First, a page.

function mixin(target, source) {
    for (var p in source) {
        target[p] = source[p];
    }
}

// --------------------------

var observable = { 

  addObserver: function(observer) {
      if (!this.observers) {
          this.observers = [];
      }
      this.observers.push(observer);
  },

  notifyObservers: function() {
      for (var i=0; i<this.observers.length; i++) {
          this.observers[i].update();
      }
  }

};

// ---------------------------

function WeatherModel() {}

mixin(WeatherModel.prototype, observable);

WeatherModel.prototype.setTemperature = function(temp) {
    this.temp = temp;
    this.notifyObservers();
};

WeatherModel.prototype.getTemperature = function() {
    return this.temp;
};

// ---------------------------

function CurrentConditionsView(model) {
    this.model = model;
    model.addObserver(this);
}

CurrentConditionsView.prototype.update = function() {
    alert(this.model.getTemperature());
};

// ---------------------------

var victoriaWeather = new WeatherModel();
var victoriaNews = new CurrentConditionsView(victoriaWeather);

victoriaWeather.setTemperature(15.3);
victoriaWeather.setTemperature(17.0);
victoriaWeather.setTemperature(14.7);

The form of the mixin function can become quite elaborate. For example, here is a mixin function where the call specifies which functions are borrowed.

function mixin(target, source, props) {
    if (props) {
        if (props instanceof Array) {
            for (var i=0; i<props.length; i++) {
                target[props[i]] = source[props[i]];
            }
        }
        else if (source[props]) {
            target[props] = source[props];
        }
    }
    else {
        for (var prop in source) {
            target[prop] = source[prop];
        }
    }
}

Example: JavaScript where module has the mixin function

The previous example, with the global mixin function offers great control and is a very good solution. For some reason the code in this example appeals more to me. In this case the module decides what it “exports”.

var observable = { 

  addObserver: function(observer) {
      if (!this.observers) {
          this.observers = [];
      }
      this.observers.push(observer);
  },
  
  notifyObservers: function() {
      for (var i=0; i<this.observers.length; i++) {
          this.observers[i].update();
      }
  },

  mixin: function(subject) {
      for (var p in observable) {
          if (p=='mixin') {
              continue;
          }
          subject[p] = observable[p];
      }
  }

};

// ---------------------------

function WeatherModel() {}

observable.mixin(WeatherModel.prototype);

WeatherModel.prototype.setTemperature = function(temp) {
    this.temp = temp;
    this.notifyObservers();
};

WeatherModel.prototype.getTemperature = function() {
    return this.temp;
};

// ---------------------------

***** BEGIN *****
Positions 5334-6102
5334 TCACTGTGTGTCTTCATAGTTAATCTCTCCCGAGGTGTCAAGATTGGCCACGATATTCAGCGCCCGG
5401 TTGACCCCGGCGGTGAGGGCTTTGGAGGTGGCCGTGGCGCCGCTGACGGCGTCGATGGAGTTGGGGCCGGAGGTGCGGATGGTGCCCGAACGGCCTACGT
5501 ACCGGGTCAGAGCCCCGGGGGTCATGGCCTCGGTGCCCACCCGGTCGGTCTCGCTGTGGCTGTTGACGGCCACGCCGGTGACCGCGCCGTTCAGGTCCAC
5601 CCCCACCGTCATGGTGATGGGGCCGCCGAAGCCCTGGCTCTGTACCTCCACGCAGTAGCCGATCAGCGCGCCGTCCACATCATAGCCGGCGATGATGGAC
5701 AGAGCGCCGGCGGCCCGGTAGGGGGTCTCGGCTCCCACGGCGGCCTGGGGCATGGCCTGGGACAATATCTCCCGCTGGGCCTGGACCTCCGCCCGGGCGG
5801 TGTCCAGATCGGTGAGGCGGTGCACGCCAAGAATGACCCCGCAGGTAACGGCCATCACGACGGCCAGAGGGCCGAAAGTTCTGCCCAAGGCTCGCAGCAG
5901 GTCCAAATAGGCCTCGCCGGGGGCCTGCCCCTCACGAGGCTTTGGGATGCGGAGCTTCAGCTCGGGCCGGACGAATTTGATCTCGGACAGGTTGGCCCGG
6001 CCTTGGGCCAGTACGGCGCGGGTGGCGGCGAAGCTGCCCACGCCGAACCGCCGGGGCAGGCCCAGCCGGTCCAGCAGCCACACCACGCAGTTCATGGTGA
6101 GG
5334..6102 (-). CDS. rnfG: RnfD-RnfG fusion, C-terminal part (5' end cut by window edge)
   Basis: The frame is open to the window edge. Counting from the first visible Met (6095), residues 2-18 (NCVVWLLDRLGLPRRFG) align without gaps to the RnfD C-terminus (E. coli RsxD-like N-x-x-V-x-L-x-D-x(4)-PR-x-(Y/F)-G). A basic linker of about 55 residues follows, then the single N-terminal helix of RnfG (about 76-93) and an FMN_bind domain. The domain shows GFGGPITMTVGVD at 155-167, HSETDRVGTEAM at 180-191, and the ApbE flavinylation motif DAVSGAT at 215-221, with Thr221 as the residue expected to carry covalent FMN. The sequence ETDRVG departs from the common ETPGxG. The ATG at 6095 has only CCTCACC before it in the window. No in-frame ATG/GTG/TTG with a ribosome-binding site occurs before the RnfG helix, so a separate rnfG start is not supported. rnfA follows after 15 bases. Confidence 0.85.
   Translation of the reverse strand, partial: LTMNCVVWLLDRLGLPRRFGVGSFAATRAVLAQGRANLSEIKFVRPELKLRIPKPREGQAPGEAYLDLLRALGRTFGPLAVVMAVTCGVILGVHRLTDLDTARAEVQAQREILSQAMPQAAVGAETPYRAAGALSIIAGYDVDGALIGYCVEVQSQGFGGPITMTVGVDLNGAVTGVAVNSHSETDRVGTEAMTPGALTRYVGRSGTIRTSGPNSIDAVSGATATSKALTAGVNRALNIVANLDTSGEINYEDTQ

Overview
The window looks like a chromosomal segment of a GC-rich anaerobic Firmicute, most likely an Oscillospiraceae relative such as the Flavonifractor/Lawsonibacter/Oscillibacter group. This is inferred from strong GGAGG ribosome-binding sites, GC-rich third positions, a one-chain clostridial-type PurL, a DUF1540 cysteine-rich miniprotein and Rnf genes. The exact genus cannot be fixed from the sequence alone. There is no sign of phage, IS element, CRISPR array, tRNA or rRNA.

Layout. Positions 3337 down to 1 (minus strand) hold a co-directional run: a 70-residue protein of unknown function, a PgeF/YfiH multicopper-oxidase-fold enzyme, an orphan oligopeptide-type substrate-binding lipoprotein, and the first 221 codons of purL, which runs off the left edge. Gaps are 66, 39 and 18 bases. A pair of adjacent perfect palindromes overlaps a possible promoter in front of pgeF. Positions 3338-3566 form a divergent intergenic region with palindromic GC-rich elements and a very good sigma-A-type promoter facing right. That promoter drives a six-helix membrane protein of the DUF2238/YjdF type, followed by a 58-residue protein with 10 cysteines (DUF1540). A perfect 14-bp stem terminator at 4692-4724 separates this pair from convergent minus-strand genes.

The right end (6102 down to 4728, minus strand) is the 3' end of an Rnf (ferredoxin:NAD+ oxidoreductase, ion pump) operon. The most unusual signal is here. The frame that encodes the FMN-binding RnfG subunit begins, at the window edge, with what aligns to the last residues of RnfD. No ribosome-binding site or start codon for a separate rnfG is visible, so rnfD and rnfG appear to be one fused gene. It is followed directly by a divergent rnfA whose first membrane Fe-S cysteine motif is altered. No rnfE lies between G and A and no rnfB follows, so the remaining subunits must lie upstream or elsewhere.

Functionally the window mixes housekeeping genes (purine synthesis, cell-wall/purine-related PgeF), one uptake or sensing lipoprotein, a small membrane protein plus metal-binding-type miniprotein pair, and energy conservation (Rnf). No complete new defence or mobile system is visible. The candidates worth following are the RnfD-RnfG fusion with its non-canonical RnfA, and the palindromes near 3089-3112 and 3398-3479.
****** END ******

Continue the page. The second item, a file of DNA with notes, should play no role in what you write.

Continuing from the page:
function CurrentConditionsView(model) {
    this.model = model;
    model.addObserver(this);
}

CurrentConditionsView.prototype.update = function() {
    alert(this.model.getTemperature());
};

// ---------------------------

var victoriaWeather = new WeatherModel();
var victoriaNews = new CurrentConditionsView(victoriaWeather);

victoriaWeather.setTemperature(15.3);
victoriaWeather.setTemperature(17.0);
victoriaWeather.setTemperature(14.7);

Example: My Favorite

The previous two examples are very good and useful solutions. Aesthetically this example is my favorite and thankfully the last one.

var observablize;

(function() {

    var observable = { 

      addObserver: function(observer) {
          if (!this.observers) {
              this.observers = [];
          }
          this.observers.push(observer);
      },

      notifyObservers: function() {
          for (var i=0; i<this.observers.length; i++) {
              this.observers[i].update();
          }
      }
      
    };
    
    observablize = function (subject) {
        for (var p in observable) {
            subject[p] = observable[p];
        }
    }
    
})();

// ---------------------------

function WeatherModel() {}

observablize(WeatherModel.prototype);

WeatherModel.prototype.setTemperature = function(temp) {
    this.temp = temp;
    this.notifyObservers();
};

WeatherModel.prototype.getTemperature = function() {
    return this.temp;
};

// ---------------------------

function CurrentConditionsView(model) {
    this.model = model;
    model.addObserver(this);
}

CurrentConditionsView.prototype.update = function() {
    alert(this.model.getTemperature());
};

// ---------------------------

var victoriaWeather = new WeatherModel();
var victoriaNews = new CurrentConditionsView(victoriaWeather);

victoriaWeather.setTemperature(15.3);
victoriaWeather.setTemperature(17.0);
victoriaWeather.setTemperature(14.7);

Summary

If you made it all the way down here I’m pleasantly surprised. I hope this article helps at least a few people see how code reuse is actually easier in JavaScript than in class-based languages like Java.

Credits The idea for the WeatherModel and CurrentConditionsView examples came from Head First Design Patterns by Freeman, Freeman, Sierra and Bates.

posted in: 

tags: 

code reuse, Inheritance, inheritance, Java, javascript, JavaScript, multiple inheritance, patterns, Patterns